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Bestselling author to discuss latest historical fiction book

Louise Fein, author of The London Bookshop Affair, taking part in virtual talk April 8

Creative Aging Books and Ideas (a subsidiary of Art Your Service) presents celebrated author Louise Fein, who will be reading from her newest novel, The London Bookshop Affair, on Monday, April 8, at 2 p.m. EST.

How can you not love Louise Fein? In addition to being a brilliant storyteller, she has an interest in writing about strong, powerful women, the lives of which are often based on true stories and realities that have pushed women down and stripped them of their personal rights in the not-so-distant past.

Readers of Louise’s books are left with a profound desire to be more — more courageous, more stalwart, and more confident and with a deep commitment to stand up and do the right thing on both a personal and patriotic level.

The bestselling author of Daughter of the Reich and The Hidden Child, Louise’s new book, The London Bookshop Affair, is set in London, England, in the 1960s, and is based on the lives of two courageous women, Celia Duchesne, who is working in the bookshop in 1962, and 20-year-old Jeannie, code name Anya Moreau, who was stationed in France in 1943 as part of the resistance movement during World War 2.

I would recommend that in order to get a true sense of the lives and the times on which this book is based, that you read the author’s note section before you begin the book, because it overviews the women and the fractious times in which they strived to make a difference.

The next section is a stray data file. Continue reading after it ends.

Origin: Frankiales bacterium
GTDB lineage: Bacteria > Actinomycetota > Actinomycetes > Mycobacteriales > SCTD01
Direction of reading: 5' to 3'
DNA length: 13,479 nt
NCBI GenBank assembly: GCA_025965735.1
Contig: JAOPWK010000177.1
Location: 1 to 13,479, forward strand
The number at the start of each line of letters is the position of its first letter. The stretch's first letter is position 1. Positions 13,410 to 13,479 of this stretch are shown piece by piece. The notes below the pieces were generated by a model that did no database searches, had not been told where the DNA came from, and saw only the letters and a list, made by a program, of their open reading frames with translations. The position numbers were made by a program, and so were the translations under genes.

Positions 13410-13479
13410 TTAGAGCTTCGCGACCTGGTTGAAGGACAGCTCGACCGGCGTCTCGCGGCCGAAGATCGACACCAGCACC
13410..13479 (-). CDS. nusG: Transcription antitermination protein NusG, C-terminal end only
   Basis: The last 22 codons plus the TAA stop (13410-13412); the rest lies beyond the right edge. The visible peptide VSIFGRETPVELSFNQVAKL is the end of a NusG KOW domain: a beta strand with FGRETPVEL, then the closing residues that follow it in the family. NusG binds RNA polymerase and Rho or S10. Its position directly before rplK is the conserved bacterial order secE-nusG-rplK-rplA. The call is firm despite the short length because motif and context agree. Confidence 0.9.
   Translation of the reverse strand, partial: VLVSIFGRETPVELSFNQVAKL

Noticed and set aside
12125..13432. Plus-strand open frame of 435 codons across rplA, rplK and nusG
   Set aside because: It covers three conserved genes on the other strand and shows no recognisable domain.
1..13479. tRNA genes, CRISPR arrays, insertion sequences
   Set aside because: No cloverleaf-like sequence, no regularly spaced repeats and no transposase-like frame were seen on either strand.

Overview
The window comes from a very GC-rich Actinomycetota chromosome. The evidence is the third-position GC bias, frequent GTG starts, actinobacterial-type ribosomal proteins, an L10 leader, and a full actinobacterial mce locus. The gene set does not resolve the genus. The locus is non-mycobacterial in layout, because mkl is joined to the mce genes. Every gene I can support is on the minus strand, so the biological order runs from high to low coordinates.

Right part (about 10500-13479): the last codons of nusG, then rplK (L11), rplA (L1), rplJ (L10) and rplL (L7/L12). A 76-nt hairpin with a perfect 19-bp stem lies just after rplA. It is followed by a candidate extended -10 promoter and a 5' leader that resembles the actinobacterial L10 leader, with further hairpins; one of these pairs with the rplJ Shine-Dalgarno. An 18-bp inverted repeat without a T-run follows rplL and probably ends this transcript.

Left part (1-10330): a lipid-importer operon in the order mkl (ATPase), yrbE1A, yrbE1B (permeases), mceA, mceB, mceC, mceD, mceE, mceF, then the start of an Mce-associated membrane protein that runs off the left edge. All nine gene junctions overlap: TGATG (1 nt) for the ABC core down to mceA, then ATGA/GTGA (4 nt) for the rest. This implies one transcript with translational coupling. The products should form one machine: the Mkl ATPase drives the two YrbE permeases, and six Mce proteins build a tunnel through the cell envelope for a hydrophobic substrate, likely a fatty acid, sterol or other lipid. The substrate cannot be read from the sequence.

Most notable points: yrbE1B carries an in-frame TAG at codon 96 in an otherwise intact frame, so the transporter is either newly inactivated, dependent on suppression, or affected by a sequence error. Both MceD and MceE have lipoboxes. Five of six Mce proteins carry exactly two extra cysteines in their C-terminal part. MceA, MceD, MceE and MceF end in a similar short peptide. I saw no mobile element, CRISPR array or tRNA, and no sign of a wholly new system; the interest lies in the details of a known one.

The world of the early 1960s was mired in the Cold War, John F. Kennedy was president of the United States, Nikita Khrushchev was premier of the Soviet Union and was politically aligned with Cuba’s president, Fidel Castro. Alarmingly, Khrushchev and Castro were in cahoots as they secretly strategized on placing nuclear missiles in Cuba — a situation that became known as the Cuban Missile Crisis.

Nineteen-year-old Celia and her friends, Daphne and Sam, are highly concerned about this state of affairs and begin attending rallies for the Campaign for Nuclear Disarmament.

“Nobody has any idea what danger we’re in,” states Daphne.

Celia is in agreement on the state of world affairs as governed by these powerful men.

“(They should) … put some women in charge for a change,” she thinks.

While this statement might sound naive in the early stages of the book, it is Celia’s deep convictions and mettle that facilitate the capturing of three high-level Russian spies that are using the London bookshop as their meeting place and ‘drop.’

Register for Creative Aging Books and Ideas’ virtual event featuring celebrated U.K. author Louise Fein and read the full review of The London Bookshop Affair here.



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